3 Things PLM Can Learn From Microsoft and Digital ERP Trends in 2024

3 Things PLM Can Learn From Microsoft and Digital ERP Trends in 2024

In the rapidly evolving digital landscape, the integration of Product Lifecycle Management (PLM) with Enterprise Resource Planning (ERP) systems is becoming increasingly crucial. My attention was caught by the article speaks about how Microsoft reinvents ERP into total enterprise integration. Here is what captured there.

Microsoft Dynamics 365’s recent advancements, particularly in AI and system integrations, illuminate a path forward for PLM developers. As Predrag Jakovljevic, a principal industry analyst at Technology Evaluation Centers, articulated to Computer Weekly in January 2024, there’s a burgeoning trend where ERP serves as a central system of record, enhanced by integrated tools that foster a more interconnected workforce, thereby acting as the system of action.

This integration and automation platform competition among ERP vendors, according to Jakovljevic, underscores the importance of consolidating data under a unified ERP platform rather than dispersing it across disparate storage solutions like Amazon S3. Microsoft’s cloud strategy, notably with Dynamics products, has seen a 21% revenue increase, positioning it alongside giants like SAP and Oracle in Gartner’s Magic Quadrant for cloud ERP for product-centric enterprises.

It made me think about how existing and future PLM software solutions and PLM systems can fit in the new reality of digital business processes and connect product data management, product lifecycle management and supply chain management to support a holistic product’s lifecycle. How a modern PLM system can easily integrate with digital product development process and production process.

In my blog today, I want to dig deeper into the dynamics between Product Lifecycle Management (PLM) and the emerging trends in Enterprise Resource Planning (ERP) systems, particularly through the lens of Microsoft’s innovations and broader digital ERP trends in 2024. This exploration offers a richer perspective on how PLM can adapt and thrive in the evolving technological landscape.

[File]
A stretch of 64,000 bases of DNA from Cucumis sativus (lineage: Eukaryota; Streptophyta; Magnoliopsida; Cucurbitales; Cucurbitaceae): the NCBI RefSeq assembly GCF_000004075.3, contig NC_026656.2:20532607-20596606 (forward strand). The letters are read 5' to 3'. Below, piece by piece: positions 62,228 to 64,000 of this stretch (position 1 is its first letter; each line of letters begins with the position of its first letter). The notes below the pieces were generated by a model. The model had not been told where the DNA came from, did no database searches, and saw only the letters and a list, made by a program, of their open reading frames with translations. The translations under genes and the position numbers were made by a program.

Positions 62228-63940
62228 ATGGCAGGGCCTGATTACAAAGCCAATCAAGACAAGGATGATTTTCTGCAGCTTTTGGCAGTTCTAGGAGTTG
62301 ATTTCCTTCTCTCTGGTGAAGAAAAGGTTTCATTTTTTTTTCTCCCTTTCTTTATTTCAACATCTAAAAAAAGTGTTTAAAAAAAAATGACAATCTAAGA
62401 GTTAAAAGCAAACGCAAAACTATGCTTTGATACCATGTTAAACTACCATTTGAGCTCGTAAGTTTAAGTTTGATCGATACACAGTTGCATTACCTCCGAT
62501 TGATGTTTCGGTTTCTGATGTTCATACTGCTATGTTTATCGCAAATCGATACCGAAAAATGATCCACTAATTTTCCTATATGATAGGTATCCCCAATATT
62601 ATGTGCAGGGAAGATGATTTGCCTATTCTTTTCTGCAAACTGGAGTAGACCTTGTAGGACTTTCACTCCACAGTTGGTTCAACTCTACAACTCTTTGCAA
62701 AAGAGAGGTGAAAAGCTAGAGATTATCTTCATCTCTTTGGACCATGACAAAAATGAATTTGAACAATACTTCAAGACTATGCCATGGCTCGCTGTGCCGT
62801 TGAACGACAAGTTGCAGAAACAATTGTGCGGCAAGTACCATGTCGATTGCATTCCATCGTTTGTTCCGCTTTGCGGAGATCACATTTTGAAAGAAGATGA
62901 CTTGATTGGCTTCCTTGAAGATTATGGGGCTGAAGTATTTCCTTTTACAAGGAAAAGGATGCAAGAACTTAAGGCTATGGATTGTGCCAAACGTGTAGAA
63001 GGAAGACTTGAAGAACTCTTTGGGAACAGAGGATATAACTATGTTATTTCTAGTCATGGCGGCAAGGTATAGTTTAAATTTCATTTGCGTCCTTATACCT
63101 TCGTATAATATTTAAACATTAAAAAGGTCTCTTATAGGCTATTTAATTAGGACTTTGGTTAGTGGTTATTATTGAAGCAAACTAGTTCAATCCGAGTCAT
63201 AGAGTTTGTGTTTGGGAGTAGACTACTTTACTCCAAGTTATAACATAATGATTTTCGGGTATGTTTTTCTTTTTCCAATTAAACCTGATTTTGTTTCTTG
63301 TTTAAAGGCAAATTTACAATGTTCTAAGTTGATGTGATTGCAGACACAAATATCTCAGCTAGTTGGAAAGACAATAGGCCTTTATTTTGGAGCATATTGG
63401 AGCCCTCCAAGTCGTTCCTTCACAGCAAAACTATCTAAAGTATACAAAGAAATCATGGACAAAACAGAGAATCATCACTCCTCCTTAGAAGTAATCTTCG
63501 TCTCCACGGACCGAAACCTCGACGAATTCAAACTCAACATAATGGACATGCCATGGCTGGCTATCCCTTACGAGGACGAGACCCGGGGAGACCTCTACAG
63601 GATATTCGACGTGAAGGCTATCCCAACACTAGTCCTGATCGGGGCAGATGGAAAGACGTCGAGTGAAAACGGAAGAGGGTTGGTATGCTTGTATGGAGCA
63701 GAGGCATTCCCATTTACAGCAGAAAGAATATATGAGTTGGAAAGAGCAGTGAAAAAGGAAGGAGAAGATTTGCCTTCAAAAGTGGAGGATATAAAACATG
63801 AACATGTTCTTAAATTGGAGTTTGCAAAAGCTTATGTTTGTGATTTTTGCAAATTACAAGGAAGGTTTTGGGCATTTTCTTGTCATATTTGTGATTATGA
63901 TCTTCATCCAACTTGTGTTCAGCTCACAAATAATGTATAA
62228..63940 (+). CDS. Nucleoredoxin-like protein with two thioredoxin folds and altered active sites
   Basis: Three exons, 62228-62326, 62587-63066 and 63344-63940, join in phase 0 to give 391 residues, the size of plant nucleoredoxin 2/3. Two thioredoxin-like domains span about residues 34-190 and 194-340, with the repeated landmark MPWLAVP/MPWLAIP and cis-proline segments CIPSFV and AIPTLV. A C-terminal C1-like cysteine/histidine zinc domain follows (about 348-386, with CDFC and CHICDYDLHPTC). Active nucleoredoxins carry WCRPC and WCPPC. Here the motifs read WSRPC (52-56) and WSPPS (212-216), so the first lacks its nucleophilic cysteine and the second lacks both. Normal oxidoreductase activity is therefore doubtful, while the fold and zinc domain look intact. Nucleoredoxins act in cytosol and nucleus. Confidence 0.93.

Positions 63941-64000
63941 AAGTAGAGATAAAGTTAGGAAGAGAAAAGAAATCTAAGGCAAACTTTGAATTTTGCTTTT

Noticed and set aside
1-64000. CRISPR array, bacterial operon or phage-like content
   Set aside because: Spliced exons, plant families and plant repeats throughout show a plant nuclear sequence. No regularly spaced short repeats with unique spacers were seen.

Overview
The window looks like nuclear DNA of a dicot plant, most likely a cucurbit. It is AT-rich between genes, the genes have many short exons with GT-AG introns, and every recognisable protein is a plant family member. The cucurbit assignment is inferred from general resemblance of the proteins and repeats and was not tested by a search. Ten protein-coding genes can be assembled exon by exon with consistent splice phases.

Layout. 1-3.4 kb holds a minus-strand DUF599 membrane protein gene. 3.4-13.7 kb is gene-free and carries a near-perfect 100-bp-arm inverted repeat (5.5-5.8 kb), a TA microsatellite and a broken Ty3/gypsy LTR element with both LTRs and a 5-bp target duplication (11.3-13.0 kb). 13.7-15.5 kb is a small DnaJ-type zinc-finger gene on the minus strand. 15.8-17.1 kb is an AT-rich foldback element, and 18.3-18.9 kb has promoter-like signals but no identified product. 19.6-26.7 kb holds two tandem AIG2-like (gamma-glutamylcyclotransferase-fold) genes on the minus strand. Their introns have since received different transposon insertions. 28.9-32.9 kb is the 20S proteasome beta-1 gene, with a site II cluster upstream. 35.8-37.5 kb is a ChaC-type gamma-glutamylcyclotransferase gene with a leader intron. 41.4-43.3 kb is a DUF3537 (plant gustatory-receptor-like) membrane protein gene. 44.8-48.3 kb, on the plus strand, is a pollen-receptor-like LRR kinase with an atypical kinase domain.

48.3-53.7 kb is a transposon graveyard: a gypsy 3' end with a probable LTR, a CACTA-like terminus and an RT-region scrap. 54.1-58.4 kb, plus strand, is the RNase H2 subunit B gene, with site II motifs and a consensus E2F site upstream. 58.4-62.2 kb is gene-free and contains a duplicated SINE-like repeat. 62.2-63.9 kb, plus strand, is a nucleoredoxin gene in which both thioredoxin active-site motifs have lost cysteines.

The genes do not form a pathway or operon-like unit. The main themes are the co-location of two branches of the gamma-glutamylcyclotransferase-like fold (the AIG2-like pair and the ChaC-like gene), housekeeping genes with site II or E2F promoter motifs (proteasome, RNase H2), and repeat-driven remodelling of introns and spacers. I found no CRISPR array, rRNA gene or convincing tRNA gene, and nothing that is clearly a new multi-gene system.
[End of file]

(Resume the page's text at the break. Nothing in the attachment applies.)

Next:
Product-Centric ERP: A Model for PLM

The definition and scope of cloud ERP for product-centric enterprises, as outlined by Gartner, provide a blueprint for PLM systems. The comprehensive coverage of enterprise processes—from supply chain planning to customer order intake—highlights the extensive capabilities required to support the lifecycle of a product. For PLM systems, this means integrating functionalities that go beyond design and manufacturing to include aspects like customer feedback, market trends, and post-sale support. The must-have capabilities for product-centric ERP systems, such as demand planning and product logistics management, reflect areas where PLM systems can expand their functionalities to offer a more rounded lifecycle management solution.

The Integration Imperative in ERP

Microsoft Dynamics 365 and its AI and integration vision represent a significant shift in how ERP systems are perceived and utilized within organizations. The evolution towards ERP acting as a central system of record, as discussed by Predrag Jakovljevic, underscores a strategic pivot towards integrated, holistic platforms that not only manage data but also empower a connected workforce. This shift towards a more unified system of action, where ERP integrates seamlessly with various tools and platforms, exemplifies the kind of ecosystem PLM systems need to aspire to. The success Microsoft has seen with its cloud offerings, boasting a 21% increase in revenue for Dynamics products, is a testament to the effectiveness of this strategy. This holistic approach is not just about improving efficiency but also about fostering innovation and adaptability in a rapidly changing digital environment.

ERP Trends to Watch in 2024

I capture two prominent trends in the development of ERP systems based on the following article – Cloud and Integration top ERP Trends in 2024 – integration, cloud and AI. The following two are extremely important to learn from PLM perspective: cloud migration and system of actions.

The Cloud Migration Continuum